Head on a swivel, we made it to the truck, my .45 loose in its holster. I hated that feeling – the feeling of being watched. Hunted. I knew the goon chose me because I had a small child and was reasonably well dressed. Small children compromise a situation – you’ll be willing to do anything, give up anything, to protect your child.
I put my boy in his seat, buckled him in and then piled in the driver’s seat. I put the .45 in my lap. We pulled out and started to head home.
Like every Walmart in the world, there’s a traffic light as you’re exiting the parking lot to control traffic. We got stuck at that light. I happened to glance in my rear view mirror….
And there was the goon in the car behind me, but he had 3 friends with him. They were all looking anywhere, except at my vehicle – which is odd since I have a couple bumper stickers on my truck. Most folks would at least be looking at them…. I was way past making wry comments like “What are the odds?”. Directly across the street from this Walmart was an empty parking lot – a leftover from when there was another store there, now long gone.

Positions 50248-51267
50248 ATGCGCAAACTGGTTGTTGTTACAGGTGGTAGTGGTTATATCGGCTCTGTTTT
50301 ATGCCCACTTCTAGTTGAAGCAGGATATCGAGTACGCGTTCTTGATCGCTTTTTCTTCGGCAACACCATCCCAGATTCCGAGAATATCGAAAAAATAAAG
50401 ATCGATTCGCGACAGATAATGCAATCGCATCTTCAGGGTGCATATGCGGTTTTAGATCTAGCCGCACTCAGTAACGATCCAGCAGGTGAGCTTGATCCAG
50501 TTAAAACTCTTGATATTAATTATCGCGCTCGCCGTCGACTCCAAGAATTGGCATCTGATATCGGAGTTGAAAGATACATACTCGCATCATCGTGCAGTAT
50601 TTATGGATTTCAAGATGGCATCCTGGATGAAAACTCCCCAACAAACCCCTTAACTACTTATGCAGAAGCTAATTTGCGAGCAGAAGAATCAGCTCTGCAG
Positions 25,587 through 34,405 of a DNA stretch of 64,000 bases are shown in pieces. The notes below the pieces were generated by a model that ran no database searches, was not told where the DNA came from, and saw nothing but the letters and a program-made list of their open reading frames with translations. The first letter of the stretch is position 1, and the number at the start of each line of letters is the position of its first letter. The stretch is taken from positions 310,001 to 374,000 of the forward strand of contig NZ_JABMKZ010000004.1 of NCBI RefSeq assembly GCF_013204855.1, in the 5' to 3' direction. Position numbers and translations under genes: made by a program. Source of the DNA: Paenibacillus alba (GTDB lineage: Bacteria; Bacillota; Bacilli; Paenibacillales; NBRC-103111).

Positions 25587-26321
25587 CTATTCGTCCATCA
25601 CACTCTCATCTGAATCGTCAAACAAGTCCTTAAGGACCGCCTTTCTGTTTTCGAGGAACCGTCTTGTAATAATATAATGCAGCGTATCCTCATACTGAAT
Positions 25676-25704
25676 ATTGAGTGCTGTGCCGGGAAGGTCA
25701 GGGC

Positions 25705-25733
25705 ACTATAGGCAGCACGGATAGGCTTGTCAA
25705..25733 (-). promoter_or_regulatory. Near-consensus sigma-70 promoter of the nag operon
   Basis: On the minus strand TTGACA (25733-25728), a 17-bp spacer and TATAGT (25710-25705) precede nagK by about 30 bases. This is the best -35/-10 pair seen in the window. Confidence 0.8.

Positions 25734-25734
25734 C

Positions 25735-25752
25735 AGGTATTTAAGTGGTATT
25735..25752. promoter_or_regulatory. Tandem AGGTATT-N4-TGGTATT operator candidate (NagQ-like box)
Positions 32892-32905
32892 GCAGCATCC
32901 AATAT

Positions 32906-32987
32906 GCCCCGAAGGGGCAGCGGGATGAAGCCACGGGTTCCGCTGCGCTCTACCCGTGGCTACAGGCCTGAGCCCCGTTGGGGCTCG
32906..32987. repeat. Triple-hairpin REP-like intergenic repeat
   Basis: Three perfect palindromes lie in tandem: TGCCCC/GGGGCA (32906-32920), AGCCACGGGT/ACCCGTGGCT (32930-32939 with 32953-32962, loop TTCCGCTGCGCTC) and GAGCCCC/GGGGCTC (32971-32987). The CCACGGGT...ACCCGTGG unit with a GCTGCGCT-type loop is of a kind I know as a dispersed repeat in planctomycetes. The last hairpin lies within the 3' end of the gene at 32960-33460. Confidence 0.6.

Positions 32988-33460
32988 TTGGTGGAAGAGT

I picked up my .45, thumbed off the safety and told my son to get down as low as he could and put his hands over his ears. The instant the light changed to green, I floored it – roasting the tires through the intersection. We bounced into the empty parking lot and I made a fish-hook (3/4 circle) so that the truck was pointing directly at whoever was behind me. I leveled the .45, firmly intending to shoot the bastards through the windshield if I had to, but would also be just as happy ramming them with the truck.
Goon and his buddies, caught off guard, came into the parking lot a few seconds later – they took one look a me, my truck and the big f*^king hand cannon I had pointed at them and immediately decided they had to be somewhere else… they drove off rather quickly and we ended up going home after a few minutes of waiting. Just to make sure they wouldn’t circle back and follow us… the last place I wanted to lead them was back to our house. After all, there was no guarantee that goon and his buddies were not armed as well…